The reality is that while ISIS may influence these Muslims in a general way, their animus is coming from their position as unwanted immigrants in Europe.
The answer to this predicament presented itself as I conducted interviews across Europe for my current project on Islam in Europe, "Journey into Europe." It is perhaps best summed up in a conversation with the Paris-based French-Tunisian Muslim social activist Samia Hathroubi, who said that French Muslim terrorists have "similar paths":
Dislocated family, being in the very beginning drug dealers, going to jails and being radicalized in jails. France failed to integrate and to make those people feeling happy in their own country. When I think about those guys and all those people, I really think it's like young kids being abandoned by their mother, which is France, and getting very frustrated and finding this ideology that gave them a reason to go to Daesh (ISIS) or to destroy the mother that didn't fully love them.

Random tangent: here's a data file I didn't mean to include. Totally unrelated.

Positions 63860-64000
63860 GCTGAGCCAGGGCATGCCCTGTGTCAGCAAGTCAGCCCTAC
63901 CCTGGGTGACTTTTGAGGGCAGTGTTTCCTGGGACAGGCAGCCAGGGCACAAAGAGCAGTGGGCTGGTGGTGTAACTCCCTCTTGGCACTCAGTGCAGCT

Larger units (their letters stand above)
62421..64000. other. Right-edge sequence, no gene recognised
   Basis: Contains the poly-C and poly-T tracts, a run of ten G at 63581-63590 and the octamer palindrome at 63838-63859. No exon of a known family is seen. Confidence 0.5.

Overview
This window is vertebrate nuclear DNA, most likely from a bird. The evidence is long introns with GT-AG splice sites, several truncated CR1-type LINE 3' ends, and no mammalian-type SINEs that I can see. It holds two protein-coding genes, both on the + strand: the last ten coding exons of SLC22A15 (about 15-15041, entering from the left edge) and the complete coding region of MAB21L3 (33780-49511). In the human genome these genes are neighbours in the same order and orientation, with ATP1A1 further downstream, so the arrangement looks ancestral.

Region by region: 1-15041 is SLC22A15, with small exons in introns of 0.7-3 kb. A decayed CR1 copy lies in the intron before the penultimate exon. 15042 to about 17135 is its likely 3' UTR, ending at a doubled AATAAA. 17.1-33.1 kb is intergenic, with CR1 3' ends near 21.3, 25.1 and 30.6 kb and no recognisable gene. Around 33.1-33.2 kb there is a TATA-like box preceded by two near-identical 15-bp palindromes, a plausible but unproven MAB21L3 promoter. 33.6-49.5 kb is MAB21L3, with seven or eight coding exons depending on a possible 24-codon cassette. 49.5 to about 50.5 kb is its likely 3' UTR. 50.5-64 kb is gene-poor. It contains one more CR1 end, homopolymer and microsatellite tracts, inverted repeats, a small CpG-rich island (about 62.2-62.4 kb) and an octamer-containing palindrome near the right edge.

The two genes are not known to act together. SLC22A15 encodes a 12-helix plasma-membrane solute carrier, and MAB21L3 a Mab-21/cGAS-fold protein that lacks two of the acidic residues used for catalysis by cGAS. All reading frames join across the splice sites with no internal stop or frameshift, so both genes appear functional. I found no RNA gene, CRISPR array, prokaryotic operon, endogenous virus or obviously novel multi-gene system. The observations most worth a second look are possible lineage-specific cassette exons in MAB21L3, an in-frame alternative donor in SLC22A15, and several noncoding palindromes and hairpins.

If our analysis based on the "Journey into Europe" project is correct, then it is clear that we need to present an alternative method to assist integration, and ultimately eliminate the sense of isolation and abandonment that leads some alienated Muslims -- or people from Muslim families -- in the West to carry out savage terror acts or become sympathetic to terrorist organizations.